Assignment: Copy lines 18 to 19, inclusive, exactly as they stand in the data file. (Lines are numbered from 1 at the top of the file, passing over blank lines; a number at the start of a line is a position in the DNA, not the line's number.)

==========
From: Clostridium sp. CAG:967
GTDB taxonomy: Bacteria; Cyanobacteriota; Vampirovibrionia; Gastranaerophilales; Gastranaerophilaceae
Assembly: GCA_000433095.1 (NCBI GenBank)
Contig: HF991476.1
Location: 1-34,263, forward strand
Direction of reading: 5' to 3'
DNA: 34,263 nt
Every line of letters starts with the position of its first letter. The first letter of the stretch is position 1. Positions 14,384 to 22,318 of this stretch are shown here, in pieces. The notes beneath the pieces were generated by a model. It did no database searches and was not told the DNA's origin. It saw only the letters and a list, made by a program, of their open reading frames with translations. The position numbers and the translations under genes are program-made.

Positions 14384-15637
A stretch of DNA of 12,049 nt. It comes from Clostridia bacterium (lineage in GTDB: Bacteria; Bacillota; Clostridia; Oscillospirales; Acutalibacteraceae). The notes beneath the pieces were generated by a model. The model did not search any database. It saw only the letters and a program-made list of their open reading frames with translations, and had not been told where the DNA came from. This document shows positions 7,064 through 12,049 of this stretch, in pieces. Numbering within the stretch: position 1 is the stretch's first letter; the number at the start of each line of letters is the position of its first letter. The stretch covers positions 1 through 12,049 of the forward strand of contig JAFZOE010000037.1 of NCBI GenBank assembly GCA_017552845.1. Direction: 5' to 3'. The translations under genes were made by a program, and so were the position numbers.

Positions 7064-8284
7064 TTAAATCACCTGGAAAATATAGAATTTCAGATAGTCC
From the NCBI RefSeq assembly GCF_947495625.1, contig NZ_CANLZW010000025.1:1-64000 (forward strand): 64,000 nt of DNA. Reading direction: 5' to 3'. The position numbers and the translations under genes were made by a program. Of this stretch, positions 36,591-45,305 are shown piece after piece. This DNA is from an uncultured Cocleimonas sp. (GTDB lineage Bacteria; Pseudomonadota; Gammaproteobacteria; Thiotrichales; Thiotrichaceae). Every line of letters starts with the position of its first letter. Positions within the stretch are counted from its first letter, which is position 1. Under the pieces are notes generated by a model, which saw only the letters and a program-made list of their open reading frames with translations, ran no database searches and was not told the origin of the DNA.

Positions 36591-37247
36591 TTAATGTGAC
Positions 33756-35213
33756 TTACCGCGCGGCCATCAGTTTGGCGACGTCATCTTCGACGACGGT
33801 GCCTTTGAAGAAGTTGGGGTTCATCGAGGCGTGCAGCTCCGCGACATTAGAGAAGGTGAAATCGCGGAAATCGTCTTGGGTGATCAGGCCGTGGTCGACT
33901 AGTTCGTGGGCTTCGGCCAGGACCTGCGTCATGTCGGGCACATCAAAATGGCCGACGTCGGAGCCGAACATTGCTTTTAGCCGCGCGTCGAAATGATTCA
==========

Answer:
33801 GCCTTTGAAGAAGTTGGGGTTCATCGAGGCGTGCAGCTCCGCGACATTAGAGAAGGTGAAATCGCGGAAATCGTCTTGGGTGATCAGGCCGTGGTCGACT
33901 AGTTCGTGGGCTTCGGCCAGGACCTGCGTCATGTCGGGCACATCAAAATGGCCGACGTCGGAGCCGAACATTGCTTTTAGCCGCGCGTCGAAATGATTCA